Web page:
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TitleThe Application of a Seismo- and Chronostratigraphic Approach to Investigating Evidence of Paleoseismicity in Eastern Canada
AuthorBrooks, G R
SourceNuclear Waste Management Organization, Technical Report TR-2017-03, 2017, 37 pages
Alt SeriesNatural Resources Canada, Contribution Series 20170136
PublisherNuclear Waste Management Organization
RelatedThis publication is related to the following publications
AreaLac Dasserat
Lat/Long WENS -79.5000 -79.2500 48.2500 48.0000
Subjectsgeophysics; tectonics; surficial geology/geomorphology; chronostratigraphy; seismicity; varves; glaciolacustrine deposits; deglaciation; isostatic rebound; glacial lakes; paleogeography; earthquakes; Ojibway
Illustrationstables; location maps; profiles; core logs
ProgramAssessing Earthquake Geohazards, Public Safety Geoscience
AbstractAn integrated seismo- and chronostratigraphic investigation at Lac Dasserat, northwestern Quebec, identified 74 separate failures within eight event horizons. Horizons E and B, and H and G have strong or moderately-strong multi-landslide signatures, respectively, composed of 11 to 23 failures, while horizons F, D, C, and A have minor landslide signatures consisting of a single or pair of deposit(s). Cores collected at six sites recovered glacial Lake Ojibway varve contained varved deposits that are interbedded with the event horizons. The correlation of the varves tot the regional Timiskaming varve series allowed varve ages or ranges of varve ages to be determined for the event horizons. Horizons H, G, E, and B are interpreted to be evidence of paleoearthquakes with differing levels of interpretative confidence, based on the relative strength of the multi-landslide signatures, the correlation to other disturbed deposits of similar age in the region, and the lack or possibility of alternative aseismic mechanisms. The four interpreted paleoearthquakes occurred between 9770 ± 200 and 8470 ± 200 cal yr BP, when glacial Lake Ojibway was impounded behind the Laurentide Ice Sheet during deglaciation. If correct, the interpreted paleoearthquakes identified in this study represent a Canadian example of elevated seismicity, associated with relatively rapid crustal unloading during deglaciation that occurred within an area of low historical seismicity.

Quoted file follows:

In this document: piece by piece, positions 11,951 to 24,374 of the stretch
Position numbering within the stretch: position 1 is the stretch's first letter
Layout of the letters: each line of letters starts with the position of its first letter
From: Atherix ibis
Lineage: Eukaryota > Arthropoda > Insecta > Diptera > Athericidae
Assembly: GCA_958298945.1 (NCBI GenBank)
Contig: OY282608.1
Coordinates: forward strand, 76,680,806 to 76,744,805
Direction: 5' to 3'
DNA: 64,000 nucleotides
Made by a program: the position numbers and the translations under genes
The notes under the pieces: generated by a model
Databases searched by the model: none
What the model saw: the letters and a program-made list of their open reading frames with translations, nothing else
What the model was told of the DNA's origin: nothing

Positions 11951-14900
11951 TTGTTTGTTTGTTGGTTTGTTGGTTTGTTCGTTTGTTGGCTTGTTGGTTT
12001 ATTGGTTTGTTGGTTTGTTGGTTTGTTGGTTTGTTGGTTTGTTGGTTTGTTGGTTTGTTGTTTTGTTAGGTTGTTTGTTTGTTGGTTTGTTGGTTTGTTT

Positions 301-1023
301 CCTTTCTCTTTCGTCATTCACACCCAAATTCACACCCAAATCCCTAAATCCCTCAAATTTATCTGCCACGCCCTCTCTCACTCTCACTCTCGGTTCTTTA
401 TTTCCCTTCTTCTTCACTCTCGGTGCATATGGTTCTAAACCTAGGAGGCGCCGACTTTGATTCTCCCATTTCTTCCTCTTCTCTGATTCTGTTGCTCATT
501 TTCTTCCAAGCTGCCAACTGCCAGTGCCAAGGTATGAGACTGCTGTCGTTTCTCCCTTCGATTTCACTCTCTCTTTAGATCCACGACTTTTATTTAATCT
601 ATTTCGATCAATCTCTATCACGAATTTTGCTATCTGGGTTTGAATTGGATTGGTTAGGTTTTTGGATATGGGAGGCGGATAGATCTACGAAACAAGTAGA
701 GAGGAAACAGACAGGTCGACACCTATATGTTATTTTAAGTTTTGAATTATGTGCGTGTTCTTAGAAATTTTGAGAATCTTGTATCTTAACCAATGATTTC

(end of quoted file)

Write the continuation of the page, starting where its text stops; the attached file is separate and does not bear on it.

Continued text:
Summary(Plain Language Summary, not published)
Mapping at Lac Dasserat, Quebec, revealed that the deposits of a large number of ancient landslides are buried at multiple levels within the lake bed. All of the mapped landslide deposits occur within the glaciolacustrine deposits or at the interface between the glaciolacustrine deposits and overlying lacustrine deposits. This indicates that the landslide deposits are old, and were deposited when or immediately after a large glacial lake (known as glacial Lake Ojibway) occupied the region over 8000 years ago. Most of the landslides occur within one of four distinct levels within the lake bed, which implies that the landslides within each group happened synchronously and by a common trigger. It is interpreted that each group of landslides was triggered by shaking from an ancient earthquake. These earthquakes likely represent a period of elevated seismic activity that was caused by rapid regional crustal uplift which occurred as the Laurentide Ice Sheet retreated from the area.